- SAD leader Bikram Majithia was booked under the NDPS Act
- Case against Majithia was registered on the basis of a 2018 status report of probe into a drug case
- SAD described the registration of case against Bikram Majithia as 'fabricated'
The Shiromani Akali Dal (SAD) hit out at the Congress government in Punjab on Wednesday over the registration of a case against its leader Bikram Singh Majithia, terming it "fabricated".
Majithia (46) was booked under the relevant sections of the Narcotic Drugs and Psychotropic Substances (NDPS) Act on Monday on the basis of a 2018 status report on a probe into a drug racket operating in the state.
The report was filed in the Punjab and Haryana High Court in 2018 by the anti-drug Special Task Force (STF) chief, Harpreet Singh Sidhu.
Majithia is the brother-in-law of SAD chief Sukhbir Singh Badal and the brother of former Union minister Harsimrat Kaur Badal. He had earlier denied all the charges against him.
SAD spokesperson Parambans Singh Romana claimed that Sidhu had admitted that he was related to Majithia and was not on talking terms with the latter's family for 15 years.
"Despite this, the fabricated FIR against Majithia relied on the report of Sidhu, which the latter himself admitted was an opinion and not a probe report. The officer has admitted that his report was based on the record of the Enforcement Directorate (ED). If that is so, the ED was competent to file a challan against Majithia if it had found anything incriminating against him. But it did not do so," Romana said in a statement.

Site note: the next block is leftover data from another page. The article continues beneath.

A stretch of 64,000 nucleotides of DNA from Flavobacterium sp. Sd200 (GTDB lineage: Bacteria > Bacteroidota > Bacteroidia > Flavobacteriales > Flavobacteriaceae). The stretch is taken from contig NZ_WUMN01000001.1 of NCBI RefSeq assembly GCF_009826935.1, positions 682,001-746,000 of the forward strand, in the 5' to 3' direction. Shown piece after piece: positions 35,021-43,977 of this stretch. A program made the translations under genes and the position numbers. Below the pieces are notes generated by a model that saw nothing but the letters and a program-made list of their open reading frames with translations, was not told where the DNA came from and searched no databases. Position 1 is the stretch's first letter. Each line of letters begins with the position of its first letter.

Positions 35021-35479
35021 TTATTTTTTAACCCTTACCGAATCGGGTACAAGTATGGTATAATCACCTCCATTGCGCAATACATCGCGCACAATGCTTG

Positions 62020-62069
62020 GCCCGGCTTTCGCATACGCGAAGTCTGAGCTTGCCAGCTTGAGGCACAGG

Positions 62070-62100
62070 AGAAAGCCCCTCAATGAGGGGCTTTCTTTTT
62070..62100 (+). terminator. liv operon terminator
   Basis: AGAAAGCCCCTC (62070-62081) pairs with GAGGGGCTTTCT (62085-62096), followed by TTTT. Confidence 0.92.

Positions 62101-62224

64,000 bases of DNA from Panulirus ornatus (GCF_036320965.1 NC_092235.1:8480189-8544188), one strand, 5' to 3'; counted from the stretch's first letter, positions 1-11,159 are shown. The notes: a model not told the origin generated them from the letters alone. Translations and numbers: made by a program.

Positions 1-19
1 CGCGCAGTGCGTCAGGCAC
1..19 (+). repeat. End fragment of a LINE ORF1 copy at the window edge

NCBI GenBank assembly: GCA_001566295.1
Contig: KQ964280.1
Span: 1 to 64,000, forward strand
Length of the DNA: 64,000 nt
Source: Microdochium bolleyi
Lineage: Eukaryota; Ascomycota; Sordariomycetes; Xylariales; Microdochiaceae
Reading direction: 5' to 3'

He also said the trial in the case that Sidhu was referring to -- the Jagdish Bhola case -- had ended in January, 2019. "Bhola and one Jagjit Chahal were convicted and the third accused, Bittu Aulakh, was acquitted," the SAD leader said.
He said despite this factual position, Sidhu's report stated that Aulakh was instrumental in making the accused meet Majithia. Romana also pointed out that the high court had appointed a committee to go through the STF report. He said the report of the committee comprising the then additional chief secretary (home) and the director general of police was lying in a sealed cover in the high court, adding, "It should also be made public.